Palestinians destroy first tunnel (JERUSALEM POST) By MARGOT DUDKEVITCH 02/03/05)
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For the first time on Wednesday, Palestinian security officials
demolished an arms-smuggling tunnel linking the Palestinian and
Egyptian sides of Rafah.
Palestinian security officials said the 16-meter-deep tunnel was
filled with water and sand before a bulldozer was dispatched to
The demolition occurred as Gaza division commander Brig.-Gen. Aviv
Kohavi and Col. Yoav Mordechai, head of the Gaza district
coordinating office, met with Moussa Arafat, the head of security in
The IDF said that it had no knowledge of a tunnel in that location.
In another development, The Jerusalem Post has learned that the
status of Palestinian fugitives will only be determined after the
gradual transfer of West Bank cities to Palestinian security control
Israeli officials said that there were two possible ways that the
fugitives would be dealt with. The more likely option, according to
officials, is that Israel would make an outright decision whereby
Palestinian fugitives living in areas under Palestinian control would
no longer be sought by Israel. The second option was that a joint
team comprised of IDF, Shin Bet (Israel Security Agency) and
Palestinian officials would be formed. The members of this committee
would scrutinize each individual, based on Shin Bet information, and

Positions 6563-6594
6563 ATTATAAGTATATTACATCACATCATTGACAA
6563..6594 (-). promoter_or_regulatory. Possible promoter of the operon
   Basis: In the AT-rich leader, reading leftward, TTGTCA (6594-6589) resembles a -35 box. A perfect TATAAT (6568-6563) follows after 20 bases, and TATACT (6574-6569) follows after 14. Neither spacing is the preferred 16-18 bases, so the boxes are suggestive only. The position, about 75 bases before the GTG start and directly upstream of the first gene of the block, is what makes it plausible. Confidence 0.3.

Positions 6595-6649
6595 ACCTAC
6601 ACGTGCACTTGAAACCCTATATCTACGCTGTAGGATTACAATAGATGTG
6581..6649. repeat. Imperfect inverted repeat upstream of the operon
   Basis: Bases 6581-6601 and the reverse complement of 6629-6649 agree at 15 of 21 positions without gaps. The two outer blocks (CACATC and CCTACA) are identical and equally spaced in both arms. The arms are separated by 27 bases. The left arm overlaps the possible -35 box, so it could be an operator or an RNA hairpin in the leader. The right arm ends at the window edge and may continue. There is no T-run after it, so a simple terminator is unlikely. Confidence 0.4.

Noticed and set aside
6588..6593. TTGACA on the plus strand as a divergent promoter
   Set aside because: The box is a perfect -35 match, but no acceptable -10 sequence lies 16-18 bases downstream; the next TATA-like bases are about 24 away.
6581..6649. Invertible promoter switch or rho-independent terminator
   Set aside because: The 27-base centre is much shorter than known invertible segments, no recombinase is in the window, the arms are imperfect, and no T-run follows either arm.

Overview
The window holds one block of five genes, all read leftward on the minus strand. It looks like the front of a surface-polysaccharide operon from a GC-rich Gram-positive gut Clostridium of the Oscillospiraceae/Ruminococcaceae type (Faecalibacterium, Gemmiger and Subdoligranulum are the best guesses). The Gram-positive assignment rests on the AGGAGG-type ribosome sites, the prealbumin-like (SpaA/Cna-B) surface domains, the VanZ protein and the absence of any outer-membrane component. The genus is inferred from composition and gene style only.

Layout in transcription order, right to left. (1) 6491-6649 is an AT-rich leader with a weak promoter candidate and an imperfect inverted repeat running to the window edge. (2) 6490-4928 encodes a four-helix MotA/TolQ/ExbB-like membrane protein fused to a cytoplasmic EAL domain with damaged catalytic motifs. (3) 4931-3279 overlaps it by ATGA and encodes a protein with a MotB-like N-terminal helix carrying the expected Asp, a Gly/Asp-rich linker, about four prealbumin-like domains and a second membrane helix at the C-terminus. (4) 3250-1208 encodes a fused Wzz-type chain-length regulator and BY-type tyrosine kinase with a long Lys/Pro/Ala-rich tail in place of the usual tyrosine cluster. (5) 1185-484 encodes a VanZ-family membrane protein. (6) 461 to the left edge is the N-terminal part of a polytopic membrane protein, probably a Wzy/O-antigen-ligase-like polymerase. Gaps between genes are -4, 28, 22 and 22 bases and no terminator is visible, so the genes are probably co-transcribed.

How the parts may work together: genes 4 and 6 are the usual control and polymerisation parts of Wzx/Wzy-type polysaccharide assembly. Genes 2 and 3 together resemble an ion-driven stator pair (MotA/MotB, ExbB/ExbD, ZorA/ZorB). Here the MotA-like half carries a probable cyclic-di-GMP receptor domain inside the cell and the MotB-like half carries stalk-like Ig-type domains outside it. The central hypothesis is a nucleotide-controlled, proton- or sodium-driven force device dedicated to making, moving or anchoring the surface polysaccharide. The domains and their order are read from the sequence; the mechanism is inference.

determined whether or not they were still involved in terror.
"The issue is one of many currently being discussed with Palestinian
officials in the framework of coordinating and enhancing security,"
an Israeli security official said.
The official did not rule out the possibility that the transfer of
cities would begin within days of the Egyptian-initiated summit that
will bring together Prime Minister Ariel Sharon, PA Chairman Mahmoud
Abbas, Jordan´s King Abdullah and Egyptian President Hosni Mubarak
Israeli officials said the number of fugitives sought by Israel was
in the vicinity of 200 to 300.
Other issues being discussed were the release of Palestinian security
prisoners, ways of boosting security along the Philadelphi Route in
southern Gaza and preventing the proliferation of tunnels used for
smuggling weapons from Egypt into Gaza.
In the Gaza Strip, soldiers blew up four roadside bombs discovered by
troops near the border with Egypt. Later sappers blew up a 6-kg. bomb
discovered by troops south of the Sufa crossing in southern Gaza.
In the afternoon, soldiers manning the Tufah crossing in southern
Gaza thwarted an attempt by a Palestinian woman to smuggle some 100
bullets hidden in a crate of apples and at the bottom of a can of
olives. She was detained by the Shin Bet for questioning.
In the Gaza Strip on Wednesday morning, shots were fired at Rafiah
Yam in southern Gaza and at an IDF post near Gadid in Gush Katif; no
one was wounded in either attack.
Touring the Gaza Strip, Defense Minister Shaul Mofaz accompanied by
deputy Chief of Staff Maj.-Gen. Dan Halutz, told reporters that while
Israel is keen to take advantage of the "new reality," it will be
forced to act if the violence continues. Meeting with Givati
soldiers, Mofaz said "it is a fragile reality that requires you to be
prepared for all possible scenarios, to the point that the entire
situation may be turned upside down."
In the West Bank, security forces deployed in the Ein Bet Ilma
refugee camp in Nablus arrested Baizir Al Mahma, whom the army
claimed planned to launch a suicide bombing in Israel. In the
afternoon, reservists arrested a fugitive from Islamic Jihad in
Kalkilya. AP contributed to this report. (© 1995-2005, The Jerusalem
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